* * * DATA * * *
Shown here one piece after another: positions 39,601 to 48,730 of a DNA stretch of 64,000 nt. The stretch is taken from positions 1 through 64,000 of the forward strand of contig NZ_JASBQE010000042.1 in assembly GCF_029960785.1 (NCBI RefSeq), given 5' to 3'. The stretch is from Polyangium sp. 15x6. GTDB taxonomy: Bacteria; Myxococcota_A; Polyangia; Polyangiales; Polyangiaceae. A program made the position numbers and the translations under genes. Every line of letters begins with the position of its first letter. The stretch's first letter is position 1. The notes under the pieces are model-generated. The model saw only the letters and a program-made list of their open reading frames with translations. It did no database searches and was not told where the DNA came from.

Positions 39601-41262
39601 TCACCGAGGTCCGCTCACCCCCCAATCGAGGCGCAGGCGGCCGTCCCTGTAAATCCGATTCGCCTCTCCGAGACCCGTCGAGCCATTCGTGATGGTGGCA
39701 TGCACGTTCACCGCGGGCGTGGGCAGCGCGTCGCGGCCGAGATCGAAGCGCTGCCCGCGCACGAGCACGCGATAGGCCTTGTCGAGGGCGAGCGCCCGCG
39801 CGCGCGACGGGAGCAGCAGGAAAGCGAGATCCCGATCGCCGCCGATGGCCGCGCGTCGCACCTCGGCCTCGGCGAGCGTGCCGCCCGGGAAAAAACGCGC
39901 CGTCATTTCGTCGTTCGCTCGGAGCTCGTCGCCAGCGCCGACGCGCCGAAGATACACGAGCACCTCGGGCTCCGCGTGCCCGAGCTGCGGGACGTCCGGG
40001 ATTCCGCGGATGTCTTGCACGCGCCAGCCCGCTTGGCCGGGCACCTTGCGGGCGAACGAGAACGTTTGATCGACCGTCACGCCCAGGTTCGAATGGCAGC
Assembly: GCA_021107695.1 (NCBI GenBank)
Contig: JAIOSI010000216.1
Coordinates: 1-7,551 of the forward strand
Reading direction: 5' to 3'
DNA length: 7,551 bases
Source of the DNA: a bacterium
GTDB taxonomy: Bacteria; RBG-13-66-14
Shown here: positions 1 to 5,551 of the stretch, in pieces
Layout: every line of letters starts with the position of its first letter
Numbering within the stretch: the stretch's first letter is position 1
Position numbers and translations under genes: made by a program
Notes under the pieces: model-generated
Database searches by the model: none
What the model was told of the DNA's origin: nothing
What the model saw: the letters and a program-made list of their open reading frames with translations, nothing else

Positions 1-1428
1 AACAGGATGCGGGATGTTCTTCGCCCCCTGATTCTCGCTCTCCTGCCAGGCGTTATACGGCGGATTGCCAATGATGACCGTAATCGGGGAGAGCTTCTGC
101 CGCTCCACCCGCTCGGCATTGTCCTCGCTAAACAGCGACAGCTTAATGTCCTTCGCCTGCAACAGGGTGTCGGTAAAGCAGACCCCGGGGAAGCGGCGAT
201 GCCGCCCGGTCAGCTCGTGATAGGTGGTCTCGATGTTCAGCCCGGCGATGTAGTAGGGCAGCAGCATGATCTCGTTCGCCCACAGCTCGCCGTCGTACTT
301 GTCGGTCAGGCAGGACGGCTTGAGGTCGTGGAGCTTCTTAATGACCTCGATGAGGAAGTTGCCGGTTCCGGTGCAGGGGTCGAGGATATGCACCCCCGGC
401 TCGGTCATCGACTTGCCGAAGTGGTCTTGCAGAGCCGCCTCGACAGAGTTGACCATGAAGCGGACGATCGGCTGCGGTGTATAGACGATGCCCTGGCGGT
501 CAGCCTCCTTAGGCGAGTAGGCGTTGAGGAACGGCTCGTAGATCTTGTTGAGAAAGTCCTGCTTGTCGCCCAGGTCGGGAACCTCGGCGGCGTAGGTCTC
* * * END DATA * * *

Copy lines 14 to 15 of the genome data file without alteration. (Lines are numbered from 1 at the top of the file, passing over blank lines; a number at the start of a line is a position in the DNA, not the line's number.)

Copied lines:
GTDB taxonomy: Bacteria; RBG-13-66-14
Shown here: positions 1 to 5,551 of the stretch, in pieces